December 21, 2011 by staff
Francophonie Congo, Prime Minister Stephen Harper’s government is still backing plans to hold the 2012 summit of Francophonie nations in the troubled Democratic Republic of Congo, despite widespread electoral fraud in its recent presidential election and a crackdown on political dissidents.
This fall, Harper said he would boycott the 2013 meeting of Commonwealth leaders in Sri Lanka if the government there did not pursue an investigation of human rights abuses inflicted on civilians at the end of that country’s civil war.
But the Conservative government is taking a different approach with the Democratic Republic of Congo, suggesting the summit next October will be a chance to engage with the country. The Liberal Party of Canada also says it’s too early to decide to pull out of the summit.
Bernard Valcourt, the minister of state for the Francophonie, returned earlier this month from meetings in Paris with his international counterparts including Congolese minister Raymond Tshibanda.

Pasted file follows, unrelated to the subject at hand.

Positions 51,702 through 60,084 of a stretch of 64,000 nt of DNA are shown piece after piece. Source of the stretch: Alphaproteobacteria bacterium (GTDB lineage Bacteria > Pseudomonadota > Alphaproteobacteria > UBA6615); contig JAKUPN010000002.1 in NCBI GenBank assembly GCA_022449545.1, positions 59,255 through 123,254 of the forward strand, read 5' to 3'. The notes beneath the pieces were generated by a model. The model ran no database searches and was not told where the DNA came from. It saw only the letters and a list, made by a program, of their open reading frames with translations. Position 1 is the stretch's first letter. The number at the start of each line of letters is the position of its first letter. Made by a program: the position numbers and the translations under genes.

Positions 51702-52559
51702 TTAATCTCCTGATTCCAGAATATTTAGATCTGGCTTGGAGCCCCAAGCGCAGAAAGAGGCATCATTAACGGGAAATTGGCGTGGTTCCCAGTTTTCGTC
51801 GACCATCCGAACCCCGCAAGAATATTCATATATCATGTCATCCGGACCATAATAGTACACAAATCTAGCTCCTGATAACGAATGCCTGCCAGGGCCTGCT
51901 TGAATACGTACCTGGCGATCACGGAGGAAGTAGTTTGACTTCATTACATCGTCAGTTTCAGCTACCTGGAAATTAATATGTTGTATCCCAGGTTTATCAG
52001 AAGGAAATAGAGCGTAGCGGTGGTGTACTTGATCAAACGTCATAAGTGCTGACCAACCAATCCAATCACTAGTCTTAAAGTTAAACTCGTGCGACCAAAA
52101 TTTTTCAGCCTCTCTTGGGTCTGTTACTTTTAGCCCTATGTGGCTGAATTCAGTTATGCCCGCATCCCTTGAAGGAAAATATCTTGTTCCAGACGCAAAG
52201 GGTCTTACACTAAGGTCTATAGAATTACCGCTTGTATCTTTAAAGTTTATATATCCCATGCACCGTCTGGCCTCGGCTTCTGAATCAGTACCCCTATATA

“The Minister briefed me on the next Francophonie Summit in Kinshasa and told me that preparations for the summit were going well,” Valcourt said in an email to The Canadian Press.
“During this meeting I made sure to mention that the next Francophonie summit in Kinshasa will be an ideal opportunity to strengthen dialogue with Congolese authorities about their efforts to ensure political stability and security in their country.”
The Prime Minister’s Office says it’s still monitoring the situation and will determine Harper’s attendance at a later date. The last francophonie summit, scheduled for Madagascar in October 2010, was moved to Montreux, Switzerland because of civil conflict. The organization, largely funded by France, Canada and Belgium, has been criticized in the past for not taking a stronger stand against human rights abusers within its diverse membership.
The Democratic Republic of Congo is facing a tense situation where two men have declared themselves to be president — incumbent Joseph Kabila and opposition leader Etienne Tshisekedi.
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